Mona Lisa Overdrive by William Gibson
My rating: 4 of 5 stars
This is the third (and final) entry in Gibson’s Sprawl trilogy, the books which established the appearance of cyberspace. Really, however the internet is imagined, the roots of pop-culture’s interpretation are here. What I’ve found interesting reading these years later is how unimportant the cyberspace part of the stories are. Well, perhaps not unimportant – but less central than the rep would have you believe.
What’s important in these stories? People. Sure, information, hacking, breaking ice, constructed personalities and visualisation is a key draw – this is science fiction after all – but what pulls the attention is the personal side of the tale. Nowhere is Gibson’s portraiture more profound than in the matter-of-fact description of addiction, of walling-off of the self which informs prostitute Mona’s life. It’s grim stuff, technology just backing boards for a shitty situation – little more than slavery – which has existed for centuries.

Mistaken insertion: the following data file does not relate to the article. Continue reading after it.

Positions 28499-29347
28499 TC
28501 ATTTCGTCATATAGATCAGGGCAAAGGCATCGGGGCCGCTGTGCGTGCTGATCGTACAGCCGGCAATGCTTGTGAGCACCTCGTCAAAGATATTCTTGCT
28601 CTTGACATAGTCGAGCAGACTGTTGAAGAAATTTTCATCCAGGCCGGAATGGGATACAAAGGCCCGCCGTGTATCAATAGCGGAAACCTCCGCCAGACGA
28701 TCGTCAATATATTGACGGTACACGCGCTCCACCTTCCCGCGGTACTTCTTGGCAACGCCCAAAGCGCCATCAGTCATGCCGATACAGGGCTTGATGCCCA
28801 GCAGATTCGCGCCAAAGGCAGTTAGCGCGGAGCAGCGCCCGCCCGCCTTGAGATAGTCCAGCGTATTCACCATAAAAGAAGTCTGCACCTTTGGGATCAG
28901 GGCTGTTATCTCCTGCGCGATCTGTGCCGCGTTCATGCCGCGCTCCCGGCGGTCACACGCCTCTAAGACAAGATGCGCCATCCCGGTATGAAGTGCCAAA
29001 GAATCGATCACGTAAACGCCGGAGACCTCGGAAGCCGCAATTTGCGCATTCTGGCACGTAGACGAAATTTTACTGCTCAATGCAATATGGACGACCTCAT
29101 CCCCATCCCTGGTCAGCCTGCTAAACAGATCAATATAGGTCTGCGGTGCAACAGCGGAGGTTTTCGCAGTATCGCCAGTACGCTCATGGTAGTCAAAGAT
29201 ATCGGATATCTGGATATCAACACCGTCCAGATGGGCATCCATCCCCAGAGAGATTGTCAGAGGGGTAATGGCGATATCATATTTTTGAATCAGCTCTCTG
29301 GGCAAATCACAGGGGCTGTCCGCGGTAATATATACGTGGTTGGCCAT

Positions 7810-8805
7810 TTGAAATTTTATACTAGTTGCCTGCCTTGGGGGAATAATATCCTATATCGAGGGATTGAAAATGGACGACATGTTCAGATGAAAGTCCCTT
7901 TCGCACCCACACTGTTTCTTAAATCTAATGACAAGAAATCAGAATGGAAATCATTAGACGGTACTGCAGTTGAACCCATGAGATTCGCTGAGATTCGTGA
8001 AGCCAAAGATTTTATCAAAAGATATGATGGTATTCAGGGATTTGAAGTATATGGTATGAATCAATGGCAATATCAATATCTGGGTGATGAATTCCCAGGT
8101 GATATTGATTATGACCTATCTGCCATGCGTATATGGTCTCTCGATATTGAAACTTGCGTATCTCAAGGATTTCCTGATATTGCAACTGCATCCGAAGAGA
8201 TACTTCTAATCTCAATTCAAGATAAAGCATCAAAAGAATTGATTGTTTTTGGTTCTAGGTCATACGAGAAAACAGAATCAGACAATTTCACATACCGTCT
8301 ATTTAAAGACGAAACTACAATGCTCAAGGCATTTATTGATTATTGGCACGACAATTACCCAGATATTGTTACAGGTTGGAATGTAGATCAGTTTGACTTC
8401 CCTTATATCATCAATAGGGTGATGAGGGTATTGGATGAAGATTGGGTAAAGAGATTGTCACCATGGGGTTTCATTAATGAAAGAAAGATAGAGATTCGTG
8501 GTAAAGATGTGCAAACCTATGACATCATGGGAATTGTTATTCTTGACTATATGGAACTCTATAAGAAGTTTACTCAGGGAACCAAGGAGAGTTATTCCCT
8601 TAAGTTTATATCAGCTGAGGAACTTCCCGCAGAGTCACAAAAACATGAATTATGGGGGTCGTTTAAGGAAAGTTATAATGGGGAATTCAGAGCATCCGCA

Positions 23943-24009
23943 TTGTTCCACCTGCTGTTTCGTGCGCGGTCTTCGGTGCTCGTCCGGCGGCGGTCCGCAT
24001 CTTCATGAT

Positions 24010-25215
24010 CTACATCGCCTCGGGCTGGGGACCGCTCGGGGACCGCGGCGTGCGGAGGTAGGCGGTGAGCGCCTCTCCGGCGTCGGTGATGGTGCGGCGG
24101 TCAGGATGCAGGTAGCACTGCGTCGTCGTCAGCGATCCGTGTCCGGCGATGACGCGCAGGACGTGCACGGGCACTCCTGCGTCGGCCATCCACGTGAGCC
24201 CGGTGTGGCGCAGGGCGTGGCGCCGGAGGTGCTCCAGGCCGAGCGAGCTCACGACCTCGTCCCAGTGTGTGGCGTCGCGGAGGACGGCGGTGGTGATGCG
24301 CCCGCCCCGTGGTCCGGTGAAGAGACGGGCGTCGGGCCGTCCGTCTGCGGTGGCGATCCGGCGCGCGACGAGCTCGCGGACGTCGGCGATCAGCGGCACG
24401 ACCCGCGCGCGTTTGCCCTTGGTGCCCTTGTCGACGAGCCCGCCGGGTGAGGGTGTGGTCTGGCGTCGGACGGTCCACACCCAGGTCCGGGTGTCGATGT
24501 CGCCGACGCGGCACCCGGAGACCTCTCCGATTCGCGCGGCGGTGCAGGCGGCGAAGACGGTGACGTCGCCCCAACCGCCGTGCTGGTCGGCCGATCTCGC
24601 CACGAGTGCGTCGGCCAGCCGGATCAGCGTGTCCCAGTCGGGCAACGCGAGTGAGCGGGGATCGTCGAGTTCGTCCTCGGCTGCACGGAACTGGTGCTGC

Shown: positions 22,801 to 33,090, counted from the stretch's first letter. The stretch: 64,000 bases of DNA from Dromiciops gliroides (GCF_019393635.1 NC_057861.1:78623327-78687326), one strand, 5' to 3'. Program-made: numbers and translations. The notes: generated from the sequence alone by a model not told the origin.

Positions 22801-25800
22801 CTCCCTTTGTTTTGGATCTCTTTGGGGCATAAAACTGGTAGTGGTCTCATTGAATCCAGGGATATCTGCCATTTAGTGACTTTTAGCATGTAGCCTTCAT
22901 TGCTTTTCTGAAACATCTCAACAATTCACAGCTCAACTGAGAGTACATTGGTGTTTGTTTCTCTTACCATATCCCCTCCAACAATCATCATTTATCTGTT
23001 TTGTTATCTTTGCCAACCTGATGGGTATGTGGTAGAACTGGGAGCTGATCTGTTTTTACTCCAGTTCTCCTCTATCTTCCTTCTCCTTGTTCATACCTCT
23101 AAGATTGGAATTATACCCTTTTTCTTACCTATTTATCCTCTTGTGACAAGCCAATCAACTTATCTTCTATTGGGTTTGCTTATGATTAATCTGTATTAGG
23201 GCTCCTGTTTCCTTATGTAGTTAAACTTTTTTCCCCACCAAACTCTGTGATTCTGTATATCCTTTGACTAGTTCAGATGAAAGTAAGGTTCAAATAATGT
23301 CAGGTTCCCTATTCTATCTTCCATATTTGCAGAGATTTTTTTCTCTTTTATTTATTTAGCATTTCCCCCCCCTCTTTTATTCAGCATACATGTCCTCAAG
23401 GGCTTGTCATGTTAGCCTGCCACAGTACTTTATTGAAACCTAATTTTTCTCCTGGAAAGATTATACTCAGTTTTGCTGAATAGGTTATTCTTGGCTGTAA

The character of Kumiko is an interesting one, as she provides the first extended Japanese focus of the series. Sure, there’s always been Japan in the background – that neo-Tokyo, futurist-and-traditional-blended thing going on, but this is the first time it’s been more than window-dressing. She’s instilled with a hardness – the daughter of Yakuza stock would probably be thus – but also a delicacy which is appealing, and deeply human.
Gibson’s usual tactic of pulling together a couple of main characters in ways which aren’t apparent until story’s end is again a feature here, except it feels more portentous as he brings back characters from across the series – including a Neuromancer staple. Count Zero? Oh, he’s here, just not how you’d expect. Gibson’s narrative ropes in some of the key concepts of earlier books – the long shadow of family clans, of spirituality, of the ghost in the machine and of the lengths corporations will go to to protect their investments – and while it doesn’t exactly sparkle the way the previous instalments did, it is a hell of a ride.
Once again, Gibson’s rep as some SF technowizard takes focus from the fact that his tense plotting is first cousin to the muscular intrigues of a Ludlum or a Clancy. They’re just neon shrouded here. Popcorn? Indeed, but popcorn with some deeper questions, if you care to look.